Language boundaries are not transparent; from translation to migration studies, we know that they cannot
be crossed without sacrifice and a complex negotiation of gains. Yet we routinely compare stylistic features
in different languages in fields such as comparative literature, translation, literary multilingualism and
translingualism, world and postcolonial literature, or the study of international literary movements.
Whenever a work is translated, or a writer is a user of multiple languages, or one writer is influenced by
reading another’s work in a foreign language (and sometimes, perhaps, in translation), and in several other
settings, questions of stylistic transfer become both relevant and essential.
Outside of translation studies, there has been little attempt to account for the nature, effects and limitations
of such stylistic osmosis. When do stylistic features developed in one language cross into another? What
happens when they do? To what extent do they remain the same in another linguistic context? What are the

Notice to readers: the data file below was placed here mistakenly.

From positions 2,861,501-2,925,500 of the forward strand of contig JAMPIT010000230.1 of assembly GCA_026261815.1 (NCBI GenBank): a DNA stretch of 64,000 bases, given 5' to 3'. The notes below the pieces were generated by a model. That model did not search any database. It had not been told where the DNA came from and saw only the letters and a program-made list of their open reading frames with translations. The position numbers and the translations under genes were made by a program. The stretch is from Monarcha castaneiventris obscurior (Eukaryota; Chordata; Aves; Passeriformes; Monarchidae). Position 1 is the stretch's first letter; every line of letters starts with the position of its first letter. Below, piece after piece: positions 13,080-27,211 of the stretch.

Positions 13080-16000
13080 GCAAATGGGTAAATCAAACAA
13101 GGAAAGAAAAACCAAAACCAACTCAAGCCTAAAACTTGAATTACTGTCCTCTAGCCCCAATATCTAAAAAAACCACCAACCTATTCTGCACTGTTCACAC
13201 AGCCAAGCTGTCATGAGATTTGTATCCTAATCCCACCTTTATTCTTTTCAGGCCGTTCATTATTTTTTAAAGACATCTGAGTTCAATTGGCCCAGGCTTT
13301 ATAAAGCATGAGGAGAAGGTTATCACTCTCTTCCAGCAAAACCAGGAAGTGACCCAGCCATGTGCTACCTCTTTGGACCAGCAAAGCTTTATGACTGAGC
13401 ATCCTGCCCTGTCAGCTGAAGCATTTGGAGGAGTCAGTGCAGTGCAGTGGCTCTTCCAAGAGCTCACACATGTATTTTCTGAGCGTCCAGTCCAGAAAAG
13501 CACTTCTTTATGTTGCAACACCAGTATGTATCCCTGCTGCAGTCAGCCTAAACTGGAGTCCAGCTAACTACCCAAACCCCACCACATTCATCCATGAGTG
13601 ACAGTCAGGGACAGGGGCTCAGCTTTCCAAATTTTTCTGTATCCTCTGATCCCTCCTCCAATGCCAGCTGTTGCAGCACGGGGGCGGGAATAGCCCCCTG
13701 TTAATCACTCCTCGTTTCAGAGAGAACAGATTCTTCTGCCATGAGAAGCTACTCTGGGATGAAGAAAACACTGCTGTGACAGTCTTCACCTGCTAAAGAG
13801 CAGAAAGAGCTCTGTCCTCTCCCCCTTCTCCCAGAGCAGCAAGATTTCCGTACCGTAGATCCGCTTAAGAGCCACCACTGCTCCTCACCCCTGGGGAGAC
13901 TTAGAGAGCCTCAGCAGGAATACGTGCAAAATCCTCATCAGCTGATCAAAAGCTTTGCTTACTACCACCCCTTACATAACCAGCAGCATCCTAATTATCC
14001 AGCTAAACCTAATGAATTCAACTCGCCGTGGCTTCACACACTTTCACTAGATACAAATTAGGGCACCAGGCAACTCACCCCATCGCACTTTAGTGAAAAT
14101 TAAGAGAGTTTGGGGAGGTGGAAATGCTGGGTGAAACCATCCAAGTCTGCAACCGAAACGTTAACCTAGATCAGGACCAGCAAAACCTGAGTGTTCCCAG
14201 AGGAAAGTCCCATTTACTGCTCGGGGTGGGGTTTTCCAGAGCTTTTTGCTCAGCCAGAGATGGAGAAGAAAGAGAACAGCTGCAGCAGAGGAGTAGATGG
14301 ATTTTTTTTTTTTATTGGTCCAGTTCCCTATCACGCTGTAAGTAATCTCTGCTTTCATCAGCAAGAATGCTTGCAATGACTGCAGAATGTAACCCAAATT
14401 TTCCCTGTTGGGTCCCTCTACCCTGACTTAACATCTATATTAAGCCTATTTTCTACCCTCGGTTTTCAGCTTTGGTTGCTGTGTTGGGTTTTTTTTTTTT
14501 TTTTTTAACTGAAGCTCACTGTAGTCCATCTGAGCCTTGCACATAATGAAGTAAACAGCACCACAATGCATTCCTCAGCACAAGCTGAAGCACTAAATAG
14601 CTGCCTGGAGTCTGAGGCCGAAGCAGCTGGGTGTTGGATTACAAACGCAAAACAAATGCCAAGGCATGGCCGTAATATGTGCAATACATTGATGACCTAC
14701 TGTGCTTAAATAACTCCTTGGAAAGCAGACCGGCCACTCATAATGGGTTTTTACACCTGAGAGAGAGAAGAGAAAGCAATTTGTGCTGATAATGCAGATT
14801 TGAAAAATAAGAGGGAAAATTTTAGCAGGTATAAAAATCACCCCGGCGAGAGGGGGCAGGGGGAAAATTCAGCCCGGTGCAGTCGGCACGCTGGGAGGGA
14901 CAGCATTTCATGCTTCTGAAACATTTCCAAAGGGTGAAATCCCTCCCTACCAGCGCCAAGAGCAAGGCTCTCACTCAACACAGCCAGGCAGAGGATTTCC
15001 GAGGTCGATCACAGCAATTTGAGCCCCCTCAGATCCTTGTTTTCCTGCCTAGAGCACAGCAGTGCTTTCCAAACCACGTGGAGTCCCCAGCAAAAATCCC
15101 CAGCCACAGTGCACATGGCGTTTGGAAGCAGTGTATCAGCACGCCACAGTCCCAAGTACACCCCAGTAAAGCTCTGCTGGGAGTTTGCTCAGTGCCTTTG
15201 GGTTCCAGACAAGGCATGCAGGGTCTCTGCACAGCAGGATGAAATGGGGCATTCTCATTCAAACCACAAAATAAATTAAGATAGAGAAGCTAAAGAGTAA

limitations to recreating stylistic characteristics of a text in another language? How can this phenomenon be
studied systematically beyond translation studies and what existing theoretical approaches can help clarify
the processes involved? How will accounting for them affect the discipline?
This conference offers a venue to discuss cross-lingual stylistic transfer as an approach to understanding
crucial aspects of today’s globalised literary market. It will address the question of stylistic border crossings
in four sections: (1) translation, (2) influence, (3) multilingualism and (4) theoretical approaches.
We now invite papers on this theme. Papers may address (but are not limited to) such questions as:
• Case studies of attempts to recreate style across languages, or other situations of transfer of stylistic
characteristics from one language to another
• What is style and to what extent is it bound to a language?
• Do approaches to stylistic transfer developed in translation studies apply in other literary contexts,
• The (ir)relevance of cross-lingual stylistics, and of style as a concept, in today’s literary studies
• Possible transfer mechanisms and settings
• Linguistic and stylometrical approaches
• Transfer of style in and via translation
• Stylistic stereotypes as an influence on other cultures
• Bilateral transfer situations
Deadline for submissions: 31 Jan
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